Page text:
A full defense of reflective equilibrium as a method would require a more developed response to many of these lines of criticism than exists in the literature.

5. Applications And Implications Of Reflective Equilibrium

Despite these criticisms, some philosophers have argued for a broader understanding of the relevance of the method of reflective equilibrium to practical ethics. In thinking about the course of right action in a particular case, we often appeal to reasons and principles that are notoriously general and lack the kind of specificity that make them suitable to govern the case at hand without committing us to implications we cannot accept in other contexts. This requires that we refine or specify the reasons and principles if we are to provide appropriate justifications for what we do and appropriate guidance for related cases. Philosophers who have focused attention on the importance of specification have drawn on the method of reflective equilibrium for their insights into the problem.

In practical ethics, especially bioethics, there has been a vigorous debate about methodology. Some argue that we must root all claims about specific cases in specific ethical theories, and that the hard work is showing how these theories apply to specific cases. Others argue that we may disagree about many aspects of general theory but still agree on principles, and that the hard work of practical ethics consists in fitting sometimes conflicting principles to particular cases. Still others argue that we must begin our philosophical work with detailed understanding of the texture and specificity of a case, avoiding the temptation to intrude general principles or theories into the analysis.

A grasp of the method of wide reflective equilibrium suggests a way around the exclusionary nature of this debate. Wide reflective equilibrium shows us the complex structure of justification in ethics and political philosophy, revealing many connections among our component beliefs. At the same time, there are many different types of ethical analysis and normative inquiry.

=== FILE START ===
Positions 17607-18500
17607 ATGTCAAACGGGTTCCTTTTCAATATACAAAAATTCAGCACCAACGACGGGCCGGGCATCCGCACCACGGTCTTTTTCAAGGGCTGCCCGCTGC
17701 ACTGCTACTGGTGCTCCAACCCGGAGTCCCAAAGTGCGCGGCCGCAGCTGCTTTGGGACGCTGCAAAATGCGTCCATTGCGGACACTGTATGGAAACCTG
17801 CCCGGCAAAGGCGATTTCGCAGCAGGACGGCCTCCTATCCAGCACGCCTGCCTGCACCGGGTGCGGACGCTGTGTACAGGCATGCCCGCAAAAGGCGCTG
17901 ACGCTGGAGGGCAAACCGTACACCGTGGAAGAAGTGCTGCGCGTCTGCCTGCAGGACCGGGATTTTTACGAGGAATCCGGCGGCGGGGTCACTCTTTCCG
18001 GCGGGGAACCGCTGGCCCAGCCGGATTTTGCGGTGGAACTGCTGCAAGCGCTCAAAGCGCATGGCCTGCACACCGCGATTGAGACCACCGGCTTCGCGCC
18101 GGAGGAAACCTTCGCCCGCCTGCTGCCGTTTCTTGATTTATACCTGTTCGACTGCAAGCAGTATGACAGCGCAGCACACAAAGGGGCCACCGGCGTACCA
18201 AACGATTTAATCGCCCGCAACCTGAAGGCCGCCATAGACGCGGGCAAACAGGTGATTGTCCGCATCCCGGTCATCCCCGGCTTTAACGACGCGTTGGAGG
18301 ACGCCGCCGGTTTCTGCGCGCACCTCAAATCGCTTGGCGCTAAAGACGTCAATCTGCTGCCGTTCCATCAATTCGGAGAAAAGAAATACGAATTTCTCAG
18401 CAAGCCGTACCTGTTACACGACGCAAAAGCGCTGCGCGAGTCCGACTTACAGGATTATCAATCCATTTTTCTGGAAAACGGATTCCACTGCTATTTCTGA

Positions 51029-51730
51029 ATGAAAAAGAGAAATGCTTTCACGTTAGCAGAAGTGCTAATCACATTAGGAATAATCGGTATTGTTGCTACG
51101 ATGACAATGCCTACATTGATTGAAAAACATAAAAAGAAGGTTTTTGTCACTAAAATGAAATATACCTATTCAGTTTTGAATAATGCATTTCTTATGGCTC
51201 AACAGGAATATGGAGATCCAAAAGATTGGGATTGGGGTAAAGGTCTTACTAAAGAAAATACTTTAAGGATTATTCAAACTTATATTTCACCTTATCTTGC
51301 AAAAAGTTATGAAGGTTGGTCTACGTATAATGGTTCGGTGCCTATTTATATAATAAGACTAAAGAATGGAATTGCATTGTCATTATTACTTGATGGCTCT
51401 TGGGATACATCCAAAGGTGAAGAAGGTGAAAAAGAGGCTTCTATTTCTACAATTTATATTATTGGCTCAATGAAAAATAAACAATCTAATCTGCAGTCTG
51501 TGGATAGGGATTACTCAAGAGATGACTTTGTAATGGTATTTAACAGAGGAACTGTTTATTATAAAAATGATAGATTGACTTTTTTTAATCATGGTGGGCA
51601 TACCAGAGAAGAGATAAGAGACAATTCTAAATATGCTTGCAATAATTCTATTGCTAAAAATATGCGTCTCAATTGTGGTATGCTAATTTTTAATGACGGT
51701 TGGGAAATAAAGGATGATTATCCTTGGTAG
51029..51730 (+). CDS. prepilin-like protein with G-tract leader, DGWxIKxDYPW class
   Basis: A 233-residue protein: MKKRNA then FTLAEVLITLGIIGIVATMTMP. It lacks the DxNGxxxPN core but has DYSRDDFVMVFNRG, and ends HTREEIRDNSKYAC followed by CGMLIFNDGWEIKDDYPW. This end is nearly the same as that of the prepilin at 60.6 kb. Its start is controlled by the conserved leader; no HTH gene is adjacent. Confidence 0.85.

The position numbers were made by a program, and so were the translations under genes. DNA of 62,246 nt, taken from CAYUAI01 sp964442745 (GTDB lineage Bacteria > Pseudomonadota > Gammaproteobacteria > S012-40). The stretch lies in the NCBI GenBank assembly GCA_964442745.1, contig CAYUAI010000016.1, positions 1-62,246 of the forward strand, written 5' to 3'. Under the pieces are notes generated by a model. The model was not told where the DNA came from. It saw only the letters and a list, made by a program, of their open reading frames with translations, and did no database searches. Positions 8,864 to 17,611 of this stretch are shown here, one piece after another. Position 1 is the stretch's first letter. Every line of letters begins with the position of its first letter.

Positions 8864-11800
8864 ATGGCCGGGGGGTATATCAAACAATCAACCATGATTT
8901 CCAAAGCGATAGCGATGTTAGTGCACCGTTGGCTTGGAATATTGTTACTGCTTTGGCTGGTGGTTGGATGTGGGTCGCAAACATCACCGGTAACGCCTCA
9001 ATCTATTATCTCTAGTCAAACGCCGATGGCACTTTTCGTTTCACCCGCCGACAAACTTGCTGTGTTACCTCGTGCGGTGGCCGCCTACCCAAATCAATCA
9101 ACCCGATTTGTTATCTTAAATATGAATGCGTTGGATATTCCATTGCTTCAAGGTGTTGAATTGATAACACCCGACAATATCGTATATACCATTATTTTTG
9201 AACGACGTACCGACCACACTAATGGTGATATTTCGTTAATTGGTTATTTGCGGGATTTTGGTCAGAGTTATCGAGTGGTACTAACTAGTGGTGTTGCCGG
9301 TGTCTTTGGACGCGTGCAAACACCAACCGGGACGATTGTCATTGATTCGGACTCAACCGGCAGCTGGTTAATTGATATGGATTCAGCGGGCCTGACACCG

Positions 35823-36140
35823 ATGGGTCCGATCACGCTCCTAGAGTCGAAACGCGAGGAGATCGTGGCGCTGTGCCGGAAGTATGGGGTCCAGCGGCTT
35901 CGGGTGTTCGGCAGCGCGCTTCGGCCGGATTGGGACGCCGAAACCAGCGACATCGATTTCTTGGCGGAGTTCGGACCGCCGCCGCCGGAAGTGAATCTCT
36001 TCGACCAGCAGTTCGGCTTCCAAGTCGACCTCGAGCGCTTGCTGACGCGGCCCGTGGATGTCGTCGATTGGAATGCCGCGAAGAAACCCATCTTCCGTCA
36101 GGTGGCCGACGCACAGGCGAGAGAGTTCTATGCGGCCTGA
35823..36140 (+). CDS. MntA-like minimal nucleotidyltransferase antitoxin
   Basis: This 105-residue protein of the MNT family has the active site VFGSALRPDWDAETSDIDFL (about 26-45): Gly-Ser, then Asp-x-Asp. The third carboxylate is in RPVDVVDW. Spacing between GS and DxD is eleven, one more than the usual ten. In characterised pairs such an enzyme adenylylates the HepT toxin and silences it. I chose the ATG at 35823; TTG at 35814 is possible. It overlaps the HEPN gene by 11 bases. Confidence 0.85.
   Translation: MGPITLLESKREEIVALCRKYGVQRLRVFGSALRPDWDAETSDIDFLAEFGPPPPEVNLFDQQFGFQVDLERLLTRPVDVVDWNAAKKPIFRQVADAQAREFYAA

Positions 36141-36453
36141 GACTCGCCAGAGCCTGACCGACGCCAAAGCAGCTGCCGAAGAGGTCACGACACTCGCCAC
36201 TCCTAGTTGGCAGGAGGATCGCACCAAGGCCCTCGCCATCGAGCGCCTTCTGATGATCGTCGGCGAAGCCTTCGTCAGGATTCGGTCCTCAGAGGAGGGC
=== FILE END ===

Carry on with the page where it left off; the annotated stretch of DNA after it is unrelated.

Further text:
This suggests a more eclectic view of the debate about method. Work in ethics requires all levels of inquiry proposed by the disputants, not always all at once or in each case, but at some time or other. Sometimes it is true that we cannot resolve disputes about how to weigh conflicts among principles unless we bring more theoretical considerations to bear (these considerations need not involve comprehensive ethical theories). Sometimes we can agree on relevant principles and agree to disagree on other theoretical issues, still arriving at agreement about the rightness of particular policies or actions and their justification in light of relevant reasons and principles. Sometimes we must see what is distinctive about particular cases and revise or refine our reasons and principles before we can arrive at understanding of what to do. Finally, and of the greatest significance, the method of wide reflective equilibrium should make it clear that work in ethical theory cannot be divorced from work in practical ethics. We must test and revise theory in light of our considered judgments about moral practice. The condescending attitude of many who work in ethical theory toward work in practical ethics thus is incompatible with what wide reflective equilibrium establishes about the relationship between these areas of ethical inquiry.

The method of wide reflective equilibrium makes it plausible that all such ‘methods’ should be seen as appropriate to some tasks in ethics and are but parts of a more encompassing method.